Why is it important for middle- and high-school students to start school later in the morning?
Trusted national organizations recommend later school start times for adolescents – students in middle school and high school.
The Centers for Disease Control and Prevention (CDC) state:
Not getting enough sleep is common among high school students and is associated with several health risks including being overweight, drinking alcohol, smoking tobacco, and using drugs, as well as poor academic performance. One of the reasons adolescents do not get enough sleep is early school start times.
The American Academy of Pediatrics (AAP) concludes:
It may be strongly argued that both the urgency and the magnitude of the problem of sleep loss in adolescents and the availability of an intervention that has the potential to have broad and immediate effects are highly compelling.
The American Psychological Association (APA) says:
While implementation may be complex … delaying school start times so that adolescents begin their instructional day later provides numerous benefits to the students and their broader community alike.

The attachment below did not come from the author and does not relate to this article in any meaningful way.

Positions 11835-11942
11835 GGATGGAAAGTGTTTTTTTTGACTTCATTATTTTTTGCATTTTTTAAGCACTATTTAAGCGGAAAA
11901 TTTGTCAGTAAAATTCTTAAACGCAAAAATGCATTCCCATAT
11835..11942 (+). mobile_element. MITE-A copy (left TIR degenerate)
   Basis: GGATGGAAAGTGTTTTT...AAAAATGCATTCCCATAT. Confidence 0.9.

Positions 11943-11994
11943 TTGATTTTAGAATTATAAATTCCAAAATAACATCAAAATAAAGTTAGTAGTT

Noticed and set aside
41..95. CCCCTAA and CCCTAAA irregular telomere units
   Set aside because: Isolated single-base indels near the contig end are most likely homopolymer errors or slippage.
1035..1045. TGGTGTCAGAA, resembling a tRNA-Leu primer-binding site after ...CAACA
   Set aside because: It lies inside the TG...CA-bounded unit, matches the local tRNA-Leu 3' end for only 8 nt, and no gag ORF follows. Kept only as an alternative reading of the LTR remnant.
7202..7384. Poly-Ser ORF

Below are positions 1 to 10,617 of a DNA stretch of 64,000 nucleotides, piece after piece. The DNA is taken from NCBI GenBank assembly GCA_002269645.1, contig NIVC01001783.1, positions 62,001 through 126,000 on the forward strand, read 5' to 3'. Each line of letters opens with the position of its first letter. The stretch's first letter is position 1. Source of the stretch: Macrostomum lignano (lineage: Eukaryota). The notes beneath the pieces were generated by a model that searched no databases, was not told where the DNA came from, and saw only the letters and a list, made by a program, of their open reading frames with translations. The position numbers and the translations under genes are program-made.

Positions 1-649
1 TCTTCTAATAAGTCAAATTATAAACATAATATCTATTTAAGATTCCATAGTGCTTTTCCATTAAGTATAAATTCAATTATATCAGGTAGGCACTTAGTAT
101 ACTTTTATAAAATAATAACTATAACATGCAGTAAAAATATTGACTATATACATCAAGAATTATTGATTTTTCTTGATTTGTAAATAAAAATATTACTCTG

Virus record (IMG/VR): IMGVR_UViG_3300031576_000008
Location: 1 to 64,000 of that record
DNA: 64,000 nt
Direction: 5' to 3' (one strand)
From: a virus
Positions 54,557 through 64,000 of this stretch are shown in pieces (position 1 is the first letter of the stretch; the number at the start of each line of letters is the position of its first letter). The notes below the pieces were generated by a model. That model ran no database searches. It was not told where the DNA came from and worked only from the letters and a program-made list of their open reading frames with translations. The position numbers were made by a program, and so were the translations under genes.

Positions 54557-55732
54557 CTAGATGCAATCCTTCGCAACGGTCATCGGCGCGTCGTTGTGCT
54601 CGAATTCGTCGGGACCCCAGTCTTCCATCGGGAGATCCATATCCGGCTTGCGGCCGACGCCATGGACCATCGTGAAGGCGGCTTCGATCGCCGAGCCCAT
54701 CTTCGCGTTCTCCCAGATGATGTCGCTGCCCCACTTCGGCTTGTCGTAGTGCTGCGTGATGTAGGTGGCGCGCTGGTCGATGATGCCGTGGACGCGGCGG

According to the APA, the potential benefits of later start times are:
- Increased attendance rates
- Decrease in disciplinary action
- Decrease in student-involved car accidents
- Increase in student GPA
- Increase in state assessment scores
- Increase in college admissions test scores
- Increase in student attention
- Decrease in student sleeping during instruction
- Increase in quality of student-family interaction
Meanwhile, the CDC points out that adolescents who do not get enough sleep are more likely to:
- Be overweight.
- Not engage in daily physical activity.
- Suffer from symptoms of depression.
- Engage in unhealthy risk behaviors such as drinking, smoking tobacco, and using illicit drugs.
- Perform poorly in school.
In summary, teenagers’ minds and bodies drive them to stay awake later in the night and sleep later in the morning whenever they have the opportunity. Elementary and intermediate students’ minds and bodies do not have the same requirements as teenagers, and they are more likely to go to sleep at an early hour. Therefore, they do not run the same risk of sleep deprivation as teens. Earlier start times are less likely to adversely affect elementary and intermediate students. The proposed schedule puts the intermediate schools at tier 1 and elementary schools at tiers 1, 2, and 3. The high school and middle schools are scheduled for later in the morning, in tiers 2 and 3.